By Tony Wittkowski | City Reporter | The Times Herald
Hunters and the state Department of Natural Resources are reporting fewer deer killed during the 2014 firearm season compared to last year in St. Clair and Sanilac counties.
Several DNR check stations are experencing a drop in deer checked by this time last year with preliminary numbers showing a 6 to 7 percent decrease through Nov. 30 in Michigan.
“In St. Clair County, we have seen approximately 10 percent fewer deer checked during the firearm season, but hunters have until Jan. 9 to have their deer checked in,” said Joe Robison, a DNR wildlife biologist supervisor.
The estimated number of deer checked to date during the firearm season from Sanilac County is down 28 percent since 2013. Hunters in this county also have until Jan. 9, but Robison said state game biologists won’t have a better assessment until all the data is in around mid-January.
As the chief of the Wildlife Division for the Michigan DNR, Russ Mason said St. Clair and Sanilac counties are not the only areas experiencing a delcine in the number of deer harvested.
With a historic decrease in deer harvest in the Upper Peninsula and a 10 percent decline in the Lower Peninsula, Mason said even states such as Wisconsin don’t have the same uptick in deer population as there once were.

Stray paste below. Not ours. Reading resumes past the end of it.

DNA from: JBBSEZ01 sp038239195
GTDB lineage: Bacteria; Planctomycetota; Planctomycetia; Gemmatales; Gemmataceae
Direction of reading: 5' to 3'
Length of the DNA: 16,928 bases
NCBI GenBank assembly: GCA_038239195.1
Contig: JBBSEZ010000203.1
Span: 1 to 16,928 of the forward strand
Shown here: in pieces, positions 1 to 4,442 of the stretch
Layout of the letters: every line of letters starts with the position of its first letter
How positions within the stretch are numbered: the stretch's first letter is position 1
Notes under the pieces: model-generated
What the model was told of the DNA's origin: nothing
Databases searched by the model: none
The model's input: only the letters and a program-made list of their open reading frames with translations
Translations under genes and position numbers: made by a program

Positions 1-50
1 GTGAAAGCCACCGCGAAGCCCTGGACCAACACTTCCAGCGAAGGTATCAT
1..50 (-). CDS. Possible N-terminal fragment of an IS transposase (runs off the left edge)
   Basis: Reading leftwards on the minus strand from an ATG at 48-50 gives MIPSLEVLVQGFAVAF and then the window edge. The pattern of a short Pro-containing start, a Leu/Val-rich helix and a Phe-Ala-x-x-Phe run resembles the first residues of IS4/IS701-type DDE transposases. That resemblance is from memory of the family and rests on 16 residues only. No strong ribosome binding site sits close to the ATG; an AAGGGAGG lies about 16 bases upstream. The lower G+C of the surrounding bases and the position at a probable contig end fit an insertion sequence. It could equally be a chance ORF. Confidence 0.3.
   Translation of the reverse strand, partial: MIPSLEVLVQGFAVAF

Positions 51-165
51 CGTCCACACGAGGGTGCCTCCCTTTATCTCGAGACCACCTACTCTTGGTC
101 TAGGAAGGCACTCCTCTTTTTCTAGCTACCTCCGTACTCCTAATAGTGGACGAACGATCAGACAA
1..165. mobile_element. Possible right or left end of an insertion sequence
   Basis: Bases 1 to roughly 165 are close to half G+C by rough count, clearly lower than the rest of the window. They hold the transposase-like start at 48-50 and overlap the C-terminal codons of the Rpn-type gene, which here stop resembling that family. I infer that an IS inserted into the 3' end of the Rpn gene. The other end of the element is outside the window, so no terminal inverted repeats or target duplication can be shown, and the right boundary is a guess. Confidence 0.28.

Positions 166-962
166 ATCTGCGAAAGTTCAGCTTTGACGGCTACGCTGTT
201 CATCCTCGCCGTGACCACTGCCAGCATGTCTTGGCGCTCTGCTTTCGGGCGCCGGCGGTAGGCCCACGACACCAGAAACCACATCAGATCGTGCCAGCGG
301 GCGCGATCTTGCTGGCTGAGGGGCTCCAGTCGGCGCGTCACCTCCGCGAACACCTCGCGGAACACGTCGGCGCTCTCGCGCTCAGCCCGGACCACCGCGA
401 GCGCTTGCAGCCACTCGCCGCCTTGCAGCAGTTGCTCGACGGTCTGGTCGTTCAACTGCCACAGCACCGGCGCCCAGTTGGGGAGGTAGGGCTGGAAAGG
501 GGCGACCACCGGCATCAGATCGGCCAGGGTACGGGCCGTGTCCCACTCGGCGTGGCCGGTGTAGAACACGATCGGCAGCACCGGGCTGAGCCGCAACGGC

“Those were entirely a function of the two hard winters, as well as the heavy snow,” Mason said. “Some locations could be the lingering effects of EHD (Epizootic Hemorrhagic Disease). The other factor in southern Michigan could be the high numbers of coyotes, which would explain the decline in the turkey population.”
The drop in the numbers of deer harvested also is affecting hurting local meat processing companies.
Bob Roskey, manager at Jimmy Rankin Meats in Port Huron Township, said he has seen a drop in the number of hunters bringing their deer in for processing.
Roskey said the shop has processed 100 fewer deer than its average — and other deer processing companies have packed up shop early.
“Hunters we were talking to said they have not seen (deer) in the woods,” he said. “As a result all the processors are down in numbers. It’s not something we are doing wrong. The deer count is just down all throughout the Thumb.”
Hunters might not even buy a hunting license if all they are going to see are trees, Roskey said.
“They are not going to spend all that money just to sit out in the woods and see nothing,” Roskey said. “Hunters give back to the economy in a big way. They buy shells, guns and clothes. If they don’t do something to get the deer population back, local businesses are going to suffer.”
Joshua Leach, of North Branch, has been hunting for 22 years and hasn’t seen the deer harvest this low since the mid-90s.
“I know for a fact the deer numbers are down,” Leach said. “I used to see 30 to 60 deer in my hay field. Now I’m lucky if I see two.”
Leach was able to snag a six-point buck on opening day.
He said he isn’t surprised to see a fall in numbers based on the number of doe permits the state sells.
“I know farmers that have shot 30 doe in a matter of two weeks. Since then I see less and less,” Leach said. “I don’t mind buying the permits because I know it’s for a good cause, but we need to find a better way of replenishing the population.”
(Author’s Note: This article was originally published on Dec. 12, 2014)